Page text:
Illecillewaet Dam in 1900. (Revelstoke Museum and Archives photo 778)

Illecillewaet Dam in 1900. (Revelstoke Museum and Archives photo 778)

Glimpses of Revelstoke’s past for Aug. 19

Local history as recorded by the newspaper of the day

Items from Revelstoke newspapers, as gleaned and edited by Cathy English, curator of Revelstoke Museum & Archives.

130 years ago: Kootenay Star, Aug. 22, 1891

The Kootenay Smelter shut down operations at the beginning of the week; having reduced to bullion the stock of ore on hand. As there is very little lead ore in the country ready for shipment, it is not probable that the furnace will be blown again until next spring. As it turned out, the smelter never went into operation again, and eventually slid into the Columbia River due to erosion of the river bank.

120 years ago: Revelstoke Herald, Aug. 17, 1901

The secretary of the Revelstoke Water, Light and Power Co. made an offer to the city to transfer the plant of the company for the city debentures at par. This was agreed upon. The private company had built the first water system in Revelstoke in 1896, and built the power dam on the Illecillewaet River in 1898.

110 years ago: Mail-Herald, Aug. 16, 1911

On Saturday next, the Agricultural Society and the businessmen of the city will go down the

Arrow lakes on the Revelstoke steamer for the purpose of advertising the annual fall fair. This will hopefully result in increased attendance and exhibits from the south.

100 years ago: Revelstoke Review, Aug. 18, 1921

At exactly midnight on August 15, a fire broke out in the garage of Mayor Bews, in the rear of his residence at the corner of Second Street West and Campbell Avenue. The mayor and his family were away at the time, so there were no injuries. The fire was believed to be arson. The fire was put out by the fire brigade.

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90 years ago: Revelstoke Review, Aug. 21, 1931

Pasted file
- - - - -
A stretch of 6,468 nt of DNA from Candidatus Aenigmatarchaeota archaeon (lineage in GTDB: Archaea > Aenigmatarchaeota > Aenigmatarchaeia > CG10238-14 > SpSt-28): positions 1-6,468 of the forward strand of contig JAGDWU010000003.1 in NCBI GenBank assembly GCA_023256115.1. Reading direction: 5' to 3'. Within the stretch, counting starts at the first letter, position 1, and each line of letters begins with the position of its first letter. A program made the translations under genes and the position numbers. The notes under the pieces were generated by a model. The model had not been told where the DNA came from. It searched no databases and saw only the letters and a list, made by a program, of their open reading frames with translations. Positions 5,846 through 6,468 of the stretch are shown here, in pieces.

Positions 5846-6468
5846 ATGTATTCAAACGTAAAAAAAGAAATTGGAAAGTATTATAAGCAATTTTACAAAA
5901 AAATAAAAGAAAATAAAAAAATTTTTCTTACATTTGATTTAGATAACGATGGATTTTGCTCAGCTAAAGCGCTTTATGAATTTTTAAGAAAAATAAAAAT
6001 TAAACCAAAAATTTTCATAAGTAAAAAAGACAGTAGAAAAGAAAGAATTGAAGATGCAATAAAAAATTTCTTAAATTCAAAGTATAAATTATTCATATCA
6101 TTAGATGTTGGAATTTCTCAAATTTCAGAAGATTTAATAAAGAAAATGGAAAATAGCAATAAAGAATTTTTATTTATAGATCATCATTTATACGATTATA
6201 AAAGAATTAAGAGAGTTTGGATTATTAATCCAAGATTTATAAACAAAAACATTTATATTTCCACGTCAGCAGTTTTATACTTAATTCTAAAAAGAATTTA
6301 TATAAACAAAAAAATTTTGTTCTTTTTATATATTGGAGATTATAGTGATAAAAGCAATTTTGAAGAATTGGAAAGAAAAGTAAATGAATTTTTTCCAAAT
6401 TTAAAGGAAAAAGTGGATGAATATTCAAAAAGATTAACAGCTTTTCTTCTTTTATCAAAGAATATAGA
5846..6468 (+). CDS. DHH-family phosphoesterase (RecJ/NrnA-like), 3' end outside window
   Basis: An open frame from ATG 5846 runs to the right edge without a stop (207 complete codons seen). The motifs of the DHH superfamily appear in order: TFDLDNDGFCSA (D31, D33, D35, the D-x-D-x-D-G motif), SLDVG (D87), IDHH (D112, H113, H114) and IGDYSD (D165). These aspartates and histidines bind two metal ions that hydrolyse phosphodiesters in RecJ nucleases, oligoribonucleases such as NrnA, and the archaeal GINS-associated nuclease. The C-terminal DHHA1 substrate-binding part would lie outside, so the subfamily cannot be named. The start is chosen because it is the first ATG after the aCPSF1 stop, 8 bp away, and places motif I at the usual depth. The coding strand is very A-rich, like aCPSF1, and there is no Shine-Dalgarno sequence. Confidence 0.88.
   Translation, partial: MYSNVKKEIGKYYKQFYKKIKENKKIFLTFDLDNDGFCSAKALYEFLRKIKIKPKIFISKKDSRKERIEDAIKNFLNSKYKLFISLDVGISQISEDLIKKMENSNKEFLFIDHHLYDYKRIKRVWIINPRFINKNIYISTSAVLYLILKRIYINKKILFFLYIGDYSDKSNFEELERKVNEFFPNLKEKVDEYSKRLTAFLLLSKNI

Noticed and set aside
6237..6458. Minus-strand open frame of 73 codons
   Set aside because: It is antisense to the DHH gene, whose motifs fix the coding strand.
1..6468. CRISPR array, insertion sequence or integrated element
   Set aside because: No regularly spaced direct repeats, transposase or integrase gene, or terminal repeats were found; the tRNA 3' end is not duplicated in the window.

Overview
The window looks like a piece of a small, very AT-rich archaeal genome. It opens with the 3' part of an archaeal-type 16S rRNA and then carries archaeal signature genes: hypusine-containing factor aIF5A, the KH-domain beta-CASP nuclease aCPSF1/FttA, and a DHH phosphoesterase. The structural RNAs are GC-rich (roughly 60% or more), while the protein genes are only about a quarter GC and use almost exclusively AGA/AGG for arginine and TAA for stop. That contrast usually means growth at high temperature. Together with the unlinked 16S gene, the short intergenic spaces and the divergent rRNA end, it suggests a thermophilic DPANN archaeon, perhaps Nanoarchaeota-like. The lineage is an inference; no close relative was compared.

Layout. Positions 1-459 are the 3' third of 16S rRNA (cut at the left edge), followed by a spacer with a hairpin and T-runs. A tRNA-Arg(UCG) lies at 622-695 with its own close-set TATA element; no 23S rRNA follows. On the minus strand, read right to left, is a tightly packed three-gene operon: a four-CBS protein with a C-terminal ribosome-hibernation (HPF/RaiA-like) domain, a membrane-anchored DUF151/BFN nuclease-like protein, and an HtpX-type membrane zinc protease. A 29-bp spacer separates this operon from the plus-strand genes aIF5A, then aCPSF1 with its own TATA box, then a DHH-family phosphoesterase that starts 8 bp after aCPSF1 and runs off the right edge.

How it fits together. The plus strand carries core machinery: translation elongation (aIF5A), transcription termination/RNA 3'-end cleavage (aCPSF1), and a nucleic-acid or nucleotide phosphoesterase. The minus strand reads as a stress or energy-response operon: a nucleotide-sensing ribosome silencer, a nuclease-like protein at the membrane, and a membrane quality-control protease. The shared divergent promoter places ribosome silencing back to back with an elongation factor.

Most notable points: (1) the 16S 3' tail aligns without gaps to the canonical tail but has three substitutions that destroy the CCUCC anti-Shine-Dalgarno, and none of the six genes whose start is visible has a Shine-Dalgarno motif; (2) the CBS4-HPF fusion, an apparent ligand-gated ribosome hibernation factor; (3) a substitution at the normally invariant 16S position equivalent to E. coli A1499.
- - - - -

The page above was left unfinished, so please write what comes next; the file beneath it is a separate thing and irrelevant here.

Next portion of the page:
It was decided that the route of the Trans-Canada highway would include the Big Bend highway. Although the project will take advantage of many old roads, thousands of men will be employed rushing this road to completion.

80 years ago: Revelstoke Review, Aug. 21, 1941

Revelstoke’s first high school building was demolished to make room for the new Pentecostal Church, which will be built on the corner of Third Street and Connaught Avenue. The old school was located on site for twenty-five years and housed Abrahamson’s sash and door factory as well as Macdonald’s blacksmith shop. The lumber for the new church came from the church at the former sawmill community of Taft, west of Revelstoke.

70 years ago: Revelstoke Review, Aug. 16, 1951

Due to a long standing rumor that the Big Bend Highway would be replaced by a high-altitude road though Glacier park, the Trans-Canada Highway division of the Department of Resources and Development stated that highway is though Big Bend and no other way. “And,” said a rather annoyed official last weekend, “that’s official.”

60 years ago: Revelstoke Review, Aug. 17, 1961

George Hobbs, MLA, in a letter to the Comptroller of Water Rights, listed 19 reasons for not building the High Arrow dam. One stated that the dam would restrict normal growth by “surrounding Revelstoke with a sea of water, mud, and desolation and will bring to an end all hope of future expansion”.

50 years ago: Revelstoke Review, Aug. 19, 1971

Uldis (Dusty) Viedeman took over the Photo House business from Hans Giesen. Dusty was well-known for his photography at weddings and sports events and was a member of the Professional Photographers of America. Dusty came to Revelstoke with his family in 1955 and completed high school here.

40 years ago: Revelstoke Review, Aug. 19 , 1981

The Big “R” Radio station CKCR and stations in Salmon Arm and Golden were sold to Copper Island Broadcasting Co. Ltd. The Big R was started in 1965 by Bob Hall and his partner Walter Gray, with the signing-on of the Salmon Arm station later that year. The Golden station was added in 1974

30 years ago: Revelstoke Times, Aug. 21, 1991

Rising water levels in the Revelstoke reservoir forced B.C. Hydro to open the spillway of the dam, and drain some of the water, but the action washed out the powerhouse access road. Environmental and technical experts were on their way to town to assess the situation and determine the costs and timeline for repairs.

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Local History